7 Ways Building a Startup is Like Running an Ironman
I wrote, ‘Building a Startup is Like Running an Ironman,’ in 2014 when it was originally published in AlleyWatch and the Dave Partners site. Now I’m training for my third Ironman triathlon and I can’t help but reflect on the life and leadership lessons that the rigor and discipline of athletic competition can teach us.
Champions from all walks of life make their home in NYC. Ex-pats formerly from the East Coast now living in the Bay area are flocking back home to NYC where exciting new startup opportunities exist like never before. More than 8 million passionate New Yorkers, many of them knowledge workers, are, in their own way, building NYC into a thriving metropolis of digital innovation.
The Ironman US Championship race is being held in the greatest city in the universe this year, and it sold out in less than 11 minutes!
With the inaugural NYC Ironman drawing nearer, I had a thought and drew some parallels between competing in an Ironman and building a startup:
Decide and Commit First, Then Figure Out the Plan
You may not have a bicycle, you may not know any VC investors; maybe the last time you swam was to a tiki bar. Maybe you thought it was necessary to be sponsored by an incubator or have an MBA — this is not true. Here IS the truth: 100% of everything you will ever need in life to be successful is already inside you. Decide what you want in life. Make the emotional commitment with a burning desire to achieve its fulfillment, and then figure out a massive action plan to achieve it!
Beliefs & Success are Directly Correlated
Henry Ford said, “If you think you can or think you cannot, you are correct.” There is scientific evidence that the ‘central governor’ in your brain is wired to protect itself by preemptively shutting down your muscles before any part of your body reaches total failure. In other words, your brain quits before your muscles actually fail. The good news is that as humans we have ultimate control over our thoughts, and we can override this brain function. There’s an entire field of study around neuro-associative conditioning that suggests the brain, when programmed adeptly, can turn normal humans into ultra-endurance athletes and entrepreneurs. Further, the human capacity for astonishing acts has been documented by ordinary people doing extraordinary things. Like the mother who is forced to lift a car to save her baby, the iron will and determination necessary for grand accomplishments can also begin with a simple momentary suspension of disbelief. Exercise your “must-do” muscles and they will get stronger every day!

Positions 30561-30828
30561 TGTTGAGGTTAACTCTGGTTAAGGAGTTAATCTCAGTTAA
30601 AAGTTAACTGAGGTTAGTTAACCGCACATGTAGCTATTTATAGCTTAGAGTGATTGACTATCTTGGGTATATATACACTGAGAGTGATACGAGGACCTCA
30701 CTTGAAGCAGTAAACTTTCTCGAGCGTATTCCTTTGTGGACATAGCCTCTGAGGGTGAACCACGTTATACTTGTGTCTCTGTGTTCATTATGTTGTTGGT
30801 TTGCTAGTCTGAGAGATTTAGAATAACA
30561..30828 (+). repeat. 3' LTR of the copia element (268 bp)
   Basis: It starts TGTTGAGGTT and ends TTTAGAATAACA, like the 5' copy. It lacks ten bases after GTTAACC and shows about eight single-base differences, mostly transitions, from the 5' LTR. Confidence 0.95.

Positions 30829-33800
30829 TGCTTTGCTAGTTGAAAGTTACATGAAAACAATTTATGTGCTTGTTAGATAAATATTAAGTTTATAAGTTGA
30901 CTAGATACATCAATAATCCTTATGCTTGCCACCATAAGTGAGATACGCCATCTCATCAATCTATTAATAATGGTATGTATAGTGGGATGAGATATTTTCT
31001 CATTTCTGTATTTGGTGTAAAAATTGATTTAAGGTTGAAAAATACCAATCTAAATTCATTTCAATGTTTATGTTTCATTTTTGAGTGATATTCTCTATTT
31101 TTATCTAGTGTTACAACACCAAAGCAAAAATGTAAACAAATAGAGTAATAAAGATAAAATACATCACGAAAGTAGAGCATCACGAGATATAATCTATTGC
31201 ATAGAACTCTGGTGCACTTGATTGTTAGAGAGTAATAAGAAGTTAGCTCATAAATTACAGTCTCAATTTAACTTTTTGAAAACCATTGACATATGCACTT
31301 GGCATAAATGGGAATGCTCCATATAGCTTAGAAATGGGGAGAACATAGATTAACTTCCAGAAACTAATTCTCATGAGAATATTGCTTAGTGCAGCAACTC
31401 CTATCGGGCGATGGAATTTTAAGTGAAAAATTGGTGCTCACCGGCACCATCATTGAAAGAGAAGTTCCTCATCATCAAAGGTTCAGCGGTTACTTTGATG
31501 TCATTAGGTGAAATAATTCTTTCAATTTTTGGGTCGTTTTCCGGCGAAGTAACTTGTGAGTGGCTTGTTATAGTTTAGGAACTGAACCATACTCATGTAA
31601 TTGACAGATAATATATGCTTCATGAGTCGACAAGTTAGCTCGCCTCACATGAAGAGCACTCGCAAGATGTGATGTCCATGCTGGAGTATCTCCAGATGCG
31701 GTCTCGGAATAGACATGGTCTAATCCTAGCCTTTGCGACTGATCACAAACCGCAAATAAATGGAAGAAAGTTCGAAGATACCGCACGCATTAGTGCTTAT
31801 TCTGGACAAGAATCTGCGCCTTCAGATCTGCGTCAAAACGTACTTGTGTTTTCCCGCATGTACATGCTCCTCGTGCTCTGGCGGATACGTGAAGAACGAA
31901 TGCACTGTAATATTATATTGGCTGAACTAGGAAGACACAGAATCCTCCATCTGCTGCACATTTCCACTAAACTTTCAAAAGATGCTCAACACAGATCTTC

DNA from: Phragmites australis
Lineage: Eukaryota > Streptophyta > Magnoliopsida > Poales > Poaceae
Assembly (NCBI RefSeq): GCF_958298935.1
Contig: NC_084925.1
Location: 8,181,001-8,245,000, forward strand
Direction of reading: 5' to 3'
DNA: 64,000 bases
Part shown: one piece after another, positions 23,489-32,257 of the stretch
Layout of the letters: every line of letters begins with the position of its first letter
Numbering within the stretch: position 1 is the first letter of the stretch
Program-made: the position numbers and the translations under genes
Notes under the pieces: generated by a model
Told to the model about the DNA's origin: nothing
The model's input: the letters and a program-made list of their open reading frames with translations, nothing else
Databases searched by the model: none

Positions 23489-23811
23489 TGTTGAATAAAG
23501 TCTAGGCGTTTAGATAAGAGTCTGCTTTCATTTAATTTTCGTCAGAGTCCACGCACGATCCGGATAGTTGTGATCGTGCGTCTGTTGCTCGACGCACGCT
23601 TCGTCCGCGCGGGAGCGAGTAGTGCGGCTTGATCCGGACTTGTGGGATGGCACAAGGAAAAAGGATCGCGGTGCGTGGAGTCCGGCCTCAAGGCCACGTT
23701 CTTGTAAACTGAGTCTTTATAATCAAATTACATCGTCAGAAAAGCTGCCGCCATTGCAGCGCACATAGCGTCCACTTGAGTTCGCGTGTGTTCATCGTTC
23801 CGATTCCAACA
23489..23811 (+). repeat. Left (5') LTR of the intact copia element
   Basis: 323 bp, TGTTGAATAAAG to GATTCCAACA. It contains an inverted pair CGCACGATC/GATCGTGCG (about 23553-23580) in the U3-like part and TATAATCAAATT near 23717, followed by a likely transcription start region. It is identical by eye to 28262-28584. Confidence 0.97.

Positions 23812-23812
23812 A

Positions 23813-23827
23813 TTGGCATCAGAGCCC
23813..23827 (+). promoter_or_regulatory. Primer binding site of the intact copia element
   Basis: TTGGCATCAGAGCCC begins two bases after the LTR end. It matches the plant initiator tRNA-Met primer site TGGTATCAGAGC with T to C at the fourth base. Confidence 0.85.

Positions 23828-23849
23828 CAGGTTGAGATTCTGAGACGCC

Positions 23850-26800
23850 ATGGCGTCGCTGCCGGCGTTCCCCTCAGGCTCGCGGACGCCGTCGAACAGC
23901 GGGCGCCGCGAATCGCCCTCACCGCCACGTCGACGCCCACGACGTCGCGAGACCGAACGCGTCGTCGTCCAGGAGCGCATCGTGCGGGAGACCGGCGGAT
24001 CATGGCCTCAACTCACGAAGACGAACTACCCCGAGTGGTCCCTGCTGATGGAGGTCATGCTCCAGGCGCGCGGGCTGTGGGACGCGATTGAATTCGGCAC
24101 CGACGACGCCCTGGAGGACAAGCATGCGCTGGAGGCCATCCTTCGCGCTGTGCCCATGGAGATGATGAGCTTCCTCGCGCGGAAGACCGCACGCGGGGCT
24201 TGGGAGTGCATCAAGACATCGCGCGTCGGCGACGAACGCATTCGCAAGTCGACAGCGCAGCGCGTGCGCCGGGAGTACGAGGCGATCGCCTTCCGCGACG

The great achievements of humanity have often started with one person’s desire to serve the greater good, to serve something bigger than one’s self. Maybe it’s your spouse, maybe it’s your kids. Perhaps it’s your community or all of the people in the world who have yet to benefit from your startup’s promise. Whatever the purpose, keep it close to you and top of mind. Most importantly, hold yourself accountable to the actualization of the good you will bring to the people who need you most!
You Need a Team and a Coach
All of the great athletes, professionals and top performers work with a coach. Especially in business when venturing to disrupt existing industries or markets, it’s essential to execute a strong game plan and get the best out of your team. Building trust, overcoming adversity, sparking the necessary emotional commitment, designing & executing the right game plan and driving results can all be done more effectively when your team performs together at a high level. As a high-performance entrepreneur or leader, you’ll want a strong executive coach, bike mechanic and support crew to point out the blind spots and help you stay on plan. The first 75 people, like the first 75 miles, are the most difficult. A strong team and a courageous coach will help you build the best foundation for the long haul.